The music that keyboardist Ray Manzarek made as part of the Doors helped define the 1960s, and also was a crucial part of the Southern California music scene in the latter half of that decade. Two generations of L.A. music met in the late 1970s when Manzarek connected with punk band X to produce the group’s first four studio albums. The band’s songwriters and lead singers, Exene Cervenka and bassist John Doe, reflect on the music of the Doors and their relationship with Manzarek, who died Monday at 74 of cancer.
Exene Cervenka: The most profound musical event of my entire life was when I was 12 years old [in 1968]. I was in the car with my parents in Illinois, sitting in the back seat, and the long version of the Doors’ “Light My Fire” came on the radio. I didn’t even know there was a long version, I just knew it was my favorite song at that time. It was the early days of FM radio, and when the long version came on, and I realized it was going on this journey, it literally blew my mind open.
Music has a power that’s underestimated in our culture, but at one time we recognized that. Ray brought that power to the world; he brought it to the entire world. The problem with a lot of younger people today, and with a lot of music, is that it’s a passive soundtrack to their lives … it’s not music as a mind-expanding drug. That’s what the ‘60s and the ‘70s were about. Music has led multiple generations through the doors of perception, and it didn’t just lead you up to them and drop you off, it led people through those doors, and kept them open for people like me.
John Doe: Jim Morrison was my hero. He was who I wanted to be when I was 16. With my first P.A. system, I figured out a way to hook the turntable into it and I could sing along, down in my basement in Baltimore. I’d sing along with the Doors. There’s one of my deep, dark secrets. Later in life, I became more aware that they showed Los Angeles and the whole West Coast in a different light — it was the same kind of light Raymond Chandler used, and Nathanael West and Charles Bukowski … all the James M. Cain, the sordid stuff that could go on after the sun goes down, and before it comes up.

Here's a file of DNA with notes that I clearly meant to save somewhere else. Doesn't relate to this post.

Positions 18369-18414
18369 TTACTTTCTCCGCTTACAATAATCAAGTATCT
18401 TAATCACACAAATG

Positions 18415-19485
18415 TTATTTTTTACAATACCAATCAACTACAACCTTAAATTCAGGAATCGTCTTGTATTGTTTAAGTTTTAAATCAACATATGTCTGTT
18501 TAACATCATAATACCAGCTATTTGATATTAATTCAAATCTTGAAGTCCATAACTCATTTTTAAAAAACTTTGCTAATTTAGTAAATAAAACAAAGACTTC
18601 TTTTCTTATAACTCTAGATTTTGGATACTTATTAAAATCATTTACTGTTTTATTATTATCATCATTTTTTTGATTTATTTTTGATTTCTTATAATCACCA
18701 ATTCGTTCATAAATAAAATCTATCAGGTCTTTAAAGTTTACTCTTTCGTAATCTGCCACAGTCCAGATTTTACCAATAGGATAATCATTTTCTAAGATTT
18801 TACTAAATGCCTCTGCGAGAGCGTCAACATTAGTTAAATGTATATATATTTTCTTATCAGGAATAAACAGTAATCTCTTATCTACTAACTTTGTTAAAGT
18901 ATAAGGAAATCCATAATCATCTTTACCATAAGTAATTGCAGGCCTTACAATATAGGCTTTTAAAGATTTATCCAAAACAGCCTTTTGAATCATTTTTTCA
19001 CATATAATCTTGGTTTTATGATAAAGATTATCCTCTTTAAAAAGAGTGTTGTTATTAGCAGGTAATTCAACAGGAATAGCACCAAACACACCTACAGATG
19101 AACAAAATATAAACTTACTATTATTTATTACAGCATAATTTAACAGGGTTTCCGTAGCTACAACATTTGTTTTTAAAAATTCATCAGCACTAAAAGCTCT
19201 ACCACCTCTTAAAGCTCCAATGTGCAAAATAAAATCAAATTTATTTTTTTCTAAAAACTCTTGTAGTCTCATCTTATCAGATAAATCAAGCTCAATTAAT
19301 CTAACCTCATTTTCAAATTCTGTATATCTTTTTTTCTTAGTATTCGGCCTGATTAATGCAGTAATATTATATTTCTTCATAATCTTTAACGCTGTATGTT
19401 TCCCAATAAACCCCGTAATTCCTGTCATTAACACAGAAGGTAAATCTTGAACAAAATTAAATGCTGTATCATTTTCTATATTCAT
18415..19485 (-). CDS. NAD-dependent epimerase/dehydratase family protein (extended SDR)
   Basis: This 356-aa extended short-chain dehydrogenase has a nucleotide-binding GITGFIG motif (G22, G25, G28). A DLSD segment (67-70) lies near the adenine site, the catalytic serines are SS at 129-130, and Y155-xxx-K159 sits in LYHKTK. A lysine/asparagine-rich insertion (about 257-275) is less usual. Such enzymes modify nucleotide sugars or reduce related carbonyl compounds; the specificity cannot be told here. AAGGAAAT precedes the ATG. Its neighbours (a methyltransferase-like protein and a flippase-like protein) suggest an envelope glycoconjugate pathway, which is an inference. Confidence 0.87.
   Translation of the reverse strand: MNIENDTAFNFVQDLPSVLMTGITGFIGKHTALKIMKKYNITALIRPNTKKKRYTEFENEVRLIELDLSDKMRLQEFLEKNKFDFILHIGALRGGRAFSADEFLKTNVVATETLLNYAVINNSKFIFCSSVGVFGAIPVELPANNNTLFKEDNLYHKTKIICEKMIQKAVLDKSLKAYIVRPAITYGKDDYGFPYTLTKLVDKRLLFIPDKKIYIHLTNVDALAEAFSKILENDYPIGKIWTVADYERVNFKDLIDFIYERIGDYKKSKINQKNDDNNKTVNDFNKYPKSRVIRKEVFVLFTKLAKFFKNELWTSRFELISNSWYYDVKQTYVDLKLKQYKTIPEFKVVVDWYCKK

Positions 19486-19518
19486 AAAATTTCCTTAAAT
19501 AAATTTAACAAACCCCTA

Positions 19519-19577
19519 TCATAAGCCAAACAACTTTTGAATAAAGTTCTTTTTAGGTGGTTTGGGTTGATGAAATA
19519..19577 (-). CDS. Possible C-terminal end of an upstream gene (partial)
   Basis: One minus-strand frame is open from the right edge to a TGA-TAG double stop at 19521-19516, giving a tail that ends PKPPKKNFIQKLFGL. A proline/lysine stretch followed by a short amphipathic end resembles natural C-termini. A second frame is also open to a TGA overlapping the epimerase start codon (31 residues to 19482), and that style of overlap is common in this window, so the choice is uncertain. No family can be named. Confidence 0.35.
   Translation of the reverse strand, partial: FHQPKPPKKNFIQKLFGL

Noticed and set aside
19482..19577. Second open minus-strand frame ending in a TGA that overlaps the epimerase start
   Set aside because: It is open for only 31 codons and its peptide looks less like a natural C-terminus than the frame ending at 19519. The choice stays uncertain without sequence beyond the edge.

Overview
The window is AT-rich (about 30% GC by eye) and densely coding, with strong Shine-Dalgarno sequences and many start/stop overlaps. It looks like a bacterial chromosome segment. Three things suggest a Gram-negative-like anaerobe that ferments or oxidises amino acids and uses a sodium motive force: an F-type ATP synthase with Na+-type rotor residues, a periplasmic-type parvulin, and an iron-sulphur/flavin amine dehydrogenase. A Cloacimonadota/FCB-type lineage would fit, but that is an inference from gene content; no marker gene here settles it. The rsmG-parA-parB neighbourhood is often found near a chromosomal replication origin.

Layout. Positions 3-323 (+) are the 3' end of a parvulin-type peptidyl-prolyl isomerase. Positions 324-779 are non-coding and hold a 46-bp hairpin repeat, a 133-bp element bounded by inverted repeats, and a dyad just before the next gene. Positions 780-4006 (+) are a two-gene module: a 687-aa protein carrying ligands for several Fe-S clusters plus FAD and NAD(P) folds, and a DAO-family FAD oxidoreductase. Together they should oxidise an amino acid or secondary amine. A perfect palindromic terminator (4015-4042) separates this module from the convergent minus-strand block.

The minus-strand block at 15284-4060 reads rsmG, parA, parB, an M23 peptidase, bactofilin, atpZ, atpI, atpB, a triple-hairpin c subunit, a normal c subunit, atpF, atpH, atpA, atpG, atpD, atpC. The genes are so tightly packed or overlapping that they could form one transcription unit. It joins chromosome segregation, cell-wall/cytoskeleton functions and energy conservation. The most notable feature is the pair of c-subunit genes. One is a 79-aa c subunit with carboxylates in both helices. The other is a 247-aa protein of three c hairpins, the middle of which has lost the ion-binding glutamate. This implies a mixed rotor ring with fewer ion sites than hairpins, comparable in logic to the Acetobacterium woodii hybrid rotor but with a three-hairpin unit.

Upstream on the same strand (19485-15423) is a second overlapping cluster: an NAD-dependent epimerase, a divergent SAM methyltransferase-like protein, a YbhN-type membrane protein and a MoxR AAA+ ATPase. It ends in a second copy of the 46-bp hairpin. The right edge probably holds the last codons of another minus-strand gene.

Cervenka: I think we met Ray at the Whisky, when we were playing there. It had only been about five years since he’d toured with the Doors and punk was just the next fun thing to do. He understood punk, he got the punk thing and understood it wasn’t the hippie thing. He was happy we existed and we felt like kindred spirits.... We said we were going to be making a record, and he said, ‘I’ll produce if you want.’ We said, ‘OK,’ and that was pretty much it. A lot of the punk people were trying to distance themselves from the hippies, from the dinosaur bands, but X was never really orthodox when it came to punk ideology. We just did whatever we wanted to do. It did outrage and alienate some people, but others were drawn into the world we created together. It brought not only X but that whole scene some credibility and fame and turned a lot of people onto it.
Doe: We took a lot of grief for that. Some of the more hard-core bands thought of us as hippies anyway, because we had slow songs like “Nausea.” We didn’t care. We really didn’t. If somebody said that, we probably just pushed them out of the way.... At least everyone respected the Doors because they were so dark and moody and they were seeing the other side.
Cervenka: In the studio, some people are dictators. Some people are brutally cruel to the artist. Ray was a tough guy when he needed to be a tough guy, but he was also a fan, a friend.... One time, I was in there all drunk and wild, and he pushed the talkback button after 15 takes of trying all sorts of different things, and said, “Remember, this is forever.” That was the first time I ever realized: You mean, it doesn’t just disappear tomorrow? Because everything else does — play a show, it disappears; have a relationship, it disappears.
Doe: Ray was really aware of how many songs we could do and how much time we had. That’s where his experience really helped. Maybe one of the reasons we only have nine songs on “Los Angeles” is because that’s what we could afford.
Cervenka: He was part of the gang. It was like a big clubhouse, a big party, and we would have a good time. It was just like the ‘60s and ‘70s where everything mixed: the art, the spiritual side, the serious side, the fun side. I think he had a tougher job reining us in — especially me — because we were crazy and pretty wild. A lot of people wouldn’t have been able to do what he did with us.
Doe: Ray understood that you needed to tell your story. If anything, I remember Ray as an incredible storyteller. He was always bringing in the spiritual and the far-flung, which we needed. We needed that sort of vision, instead of just the cold, hard streets of L.A.
Cervenka: He was a leader-teacher-guru-master kind of guy, but I wouldn’t say that to his face. A real person who is that kind of a spiritual being isn’t trying to be a leader, teacher or guru, they just are. They’re not trying to lead anybody, they just do; it’s what they open for people.
Doe: Ray was all about the big picture. He knew from his experience with the Doors that the most important thing was getting a good performance. One of his mottoes was, “If it sounds good once, try doing it twice.” A great example of that is the beginning of “Los Angeles.” We have those four chords or whatever it is that happens before the verse starts. We played that, and Ray said, “That sounds good, you should do it twice.” So we did, and that’s the way it is on the record and that’s the way we still do it.
Cervenka: As a person, I would like to say that in every way Ray was generous — to everybody, in everything. He is one of those people who changed the world, and he changed the world by changing people, by liberating people and liberating minds. I’m glad he had such a great life, and a great family. It’s sad, but I don’t see much reason for regret.